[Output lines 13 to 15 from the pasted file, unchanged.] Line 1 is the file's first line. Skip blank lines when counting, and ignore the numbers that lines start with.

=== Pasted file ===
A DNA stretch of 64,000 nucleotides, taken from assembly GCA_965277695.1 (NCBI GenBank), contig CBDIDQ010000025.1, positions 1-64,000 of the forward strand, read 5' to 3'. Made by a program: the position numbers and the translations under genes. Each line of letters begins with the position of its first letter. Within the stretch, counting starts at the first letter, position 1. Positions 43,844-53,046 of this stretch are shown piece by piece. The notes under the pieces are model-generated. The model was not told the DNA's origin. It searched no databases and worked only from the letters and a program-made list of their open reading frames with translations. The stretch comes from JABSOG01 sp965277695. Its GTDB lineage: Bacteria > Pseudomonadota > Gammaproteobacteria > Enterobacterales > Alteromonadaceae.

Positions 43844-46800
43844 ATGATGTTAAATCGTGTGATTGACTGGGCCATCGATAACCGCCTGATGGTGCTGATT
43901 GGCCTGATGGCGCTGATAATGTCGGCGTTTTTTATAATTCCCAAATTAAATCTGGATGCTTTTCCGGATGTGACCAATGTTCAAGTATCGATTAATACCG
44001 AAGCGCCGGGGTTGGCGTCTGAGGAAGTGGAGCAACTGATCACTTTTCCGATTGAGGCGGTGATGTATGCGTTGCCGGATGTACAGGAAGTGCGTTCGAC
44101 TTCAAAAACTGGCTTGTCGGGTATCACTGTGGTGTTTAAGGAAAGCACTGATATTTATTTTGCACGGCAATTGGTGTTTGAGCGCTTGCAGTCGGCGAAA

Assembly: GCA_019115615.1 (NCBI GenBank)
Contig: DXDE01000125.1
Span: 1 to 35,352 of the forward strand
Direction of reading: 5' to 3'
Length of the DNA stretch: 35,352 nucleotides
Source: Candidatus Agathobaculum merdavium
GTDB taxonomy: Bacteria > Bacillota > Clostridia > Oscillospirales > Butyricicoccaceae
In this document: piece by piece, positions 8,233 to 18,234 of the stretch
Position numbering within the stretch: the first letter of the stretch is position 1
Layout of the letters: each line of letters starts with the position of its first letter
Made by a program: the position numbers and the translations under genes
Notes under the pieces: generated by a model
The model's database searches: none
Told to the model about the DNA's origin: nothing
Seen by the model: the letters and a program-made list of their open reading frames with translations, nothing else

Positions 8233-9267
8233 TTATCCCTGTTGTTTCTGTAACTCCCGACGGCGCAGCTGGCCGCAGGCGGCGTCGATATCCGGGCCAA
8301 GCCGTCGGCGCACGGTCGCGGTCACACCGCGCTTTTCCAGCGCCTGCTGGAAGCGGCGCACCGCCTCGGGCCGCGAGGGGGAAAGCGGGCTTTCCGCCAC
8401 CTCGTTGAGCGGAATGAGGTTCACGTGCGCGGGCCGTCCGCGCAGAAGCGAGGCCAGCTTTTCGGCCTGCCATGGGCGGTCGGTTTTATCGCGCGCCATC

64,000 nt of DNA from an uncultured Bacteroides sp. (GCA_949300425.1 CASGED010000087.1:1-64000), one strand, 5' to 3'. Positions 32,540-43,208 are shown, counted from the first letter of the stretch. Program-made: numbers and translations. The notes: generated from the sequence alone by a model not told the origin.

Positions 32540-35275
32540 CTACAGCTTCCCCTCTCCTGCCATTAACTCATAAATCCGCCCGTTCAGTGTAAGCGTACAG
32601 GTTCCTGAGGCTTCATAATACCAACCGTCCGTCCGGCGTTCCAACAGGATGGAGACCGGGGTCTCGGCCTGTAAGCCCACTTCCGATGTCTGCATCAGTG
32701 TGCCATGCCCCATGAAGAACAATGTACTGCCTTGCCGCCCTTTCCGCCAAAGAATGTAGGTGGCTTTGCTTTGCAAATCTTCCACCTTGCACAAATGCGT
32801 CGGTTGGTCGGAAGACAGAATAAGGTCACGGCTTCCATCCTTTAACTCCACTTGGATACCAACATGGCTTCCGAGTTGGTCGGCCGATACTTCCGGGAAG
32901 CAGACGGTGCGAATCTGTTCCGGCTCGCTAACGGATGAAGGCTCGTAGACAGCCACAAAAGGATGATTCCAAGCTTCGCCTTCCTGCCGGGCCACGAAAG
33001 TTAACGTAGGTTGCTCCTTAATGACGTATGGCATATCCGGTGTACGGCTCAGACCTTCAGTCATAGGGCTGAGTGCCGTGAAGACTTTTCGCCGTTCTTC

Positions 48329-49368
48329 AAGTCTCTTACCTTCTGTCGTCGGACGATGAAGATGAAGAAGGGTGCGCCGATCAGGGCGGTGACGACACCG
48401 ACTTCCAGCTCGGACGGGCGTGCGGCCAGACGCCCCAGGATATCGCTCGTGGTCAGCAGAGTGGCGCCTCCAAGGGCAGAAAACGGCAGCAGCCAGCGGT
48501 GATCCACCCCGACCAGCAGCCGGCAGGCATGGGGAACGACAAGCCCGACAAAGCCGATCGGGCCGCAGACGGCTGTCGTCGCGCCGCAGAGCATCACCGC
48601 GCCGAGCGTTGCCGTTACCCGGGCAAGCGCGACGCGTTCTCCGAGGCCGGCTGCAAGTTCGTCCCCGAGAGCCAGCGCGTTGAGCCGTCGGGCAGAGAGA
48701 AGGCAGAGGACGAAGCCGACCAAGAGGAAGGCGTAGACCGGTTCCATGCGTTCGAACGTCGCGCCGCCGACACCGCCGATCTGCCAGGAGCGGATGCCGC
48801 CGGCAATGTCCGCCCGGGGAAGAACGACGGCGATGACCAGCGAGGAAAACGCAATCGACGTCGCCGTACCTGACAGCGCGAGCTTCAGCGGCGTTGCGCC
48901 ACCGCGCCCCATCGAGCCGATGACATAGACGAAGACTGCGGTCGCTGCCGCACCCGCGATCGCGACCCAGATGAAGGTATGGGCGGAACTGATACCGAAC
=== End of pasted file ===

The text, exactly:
GTDB taxonomy: Bacteria > Bacillota > Clostridia > Oscillospirales > Butyricicoccaceae
In this document: piece by piece, positions 8,233 to 18,234 of the stretch
Position numbering within the stretch: the first letter of the stretch is position 1